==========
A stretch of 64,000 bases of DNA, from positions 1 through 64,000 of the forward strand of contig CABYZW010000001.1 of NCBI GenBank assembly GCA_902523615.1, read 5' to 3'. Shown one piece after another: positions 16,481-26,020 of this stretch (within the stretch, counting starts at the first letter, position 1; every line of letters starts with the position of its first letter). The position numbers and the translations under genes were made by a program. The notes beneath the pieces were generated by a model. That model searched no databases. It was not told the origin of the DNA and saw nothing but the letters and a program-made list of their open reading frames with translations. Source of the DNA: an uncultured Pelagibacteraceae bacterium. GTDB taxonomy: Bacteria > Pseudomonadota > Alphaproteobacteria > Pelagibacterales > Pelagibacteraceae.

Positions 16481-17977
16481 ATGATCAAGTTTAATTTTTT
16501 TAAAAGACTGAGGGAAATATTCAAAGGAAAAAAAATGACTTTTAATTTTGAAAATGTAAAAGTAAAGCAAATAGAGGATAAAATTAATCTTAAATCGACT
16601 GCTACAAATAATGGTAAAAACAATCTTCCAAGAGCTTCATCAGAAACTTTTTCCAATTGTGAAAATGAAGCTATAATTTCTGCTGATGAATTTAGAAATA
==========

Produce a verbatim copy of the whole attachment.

A stretch of 64,000 bases of DNA, from positions 1 through 64,000 of the forward strand of contig CABYZW010000001.1 of NCBI GenBank assembly GCA_902523615.1, read 5' to 3'. Shown one piece after another: positions 16,481-26,020 of this stretch (within the stretch, counting starts at the first letter, position 1; every line of letters starts with the position of its first letter). The position numbers and the translations under genes were made by a program. The notes beneath the pieces were generated by a model. That model searched no databases. It was not told the origin of the DNA and saw nothing but the letters and a program-made list of their open reading frames with translations. Source of the DNA: an uncultured Pelagibacteraceae bacterium. GTDB taxonomy: Bacteria > Pseudomonadota > Alphaproteobacteria > Pelagibacterales > Pelagibacteraceae.

Positions 16481-17977
16481 ATGATCAAGTTTAATTTTTT
16501 TAAAAGACTGAGGGAAATATTCAAAGGAAAAAAAATGACTTTTAATTTTGAAAATGTAAAAGTAAAGCAAATAGAGGATAAAATTAATCTTAAATCGACT
16601 GCTACAAATAATGGTAAAAACAATCTTCCAAGAGCTTCATCAGAAACTTTTTCCAATTGTGAAAATGAAGCTATAATTTCTGCTGATGAATTTAGAAATA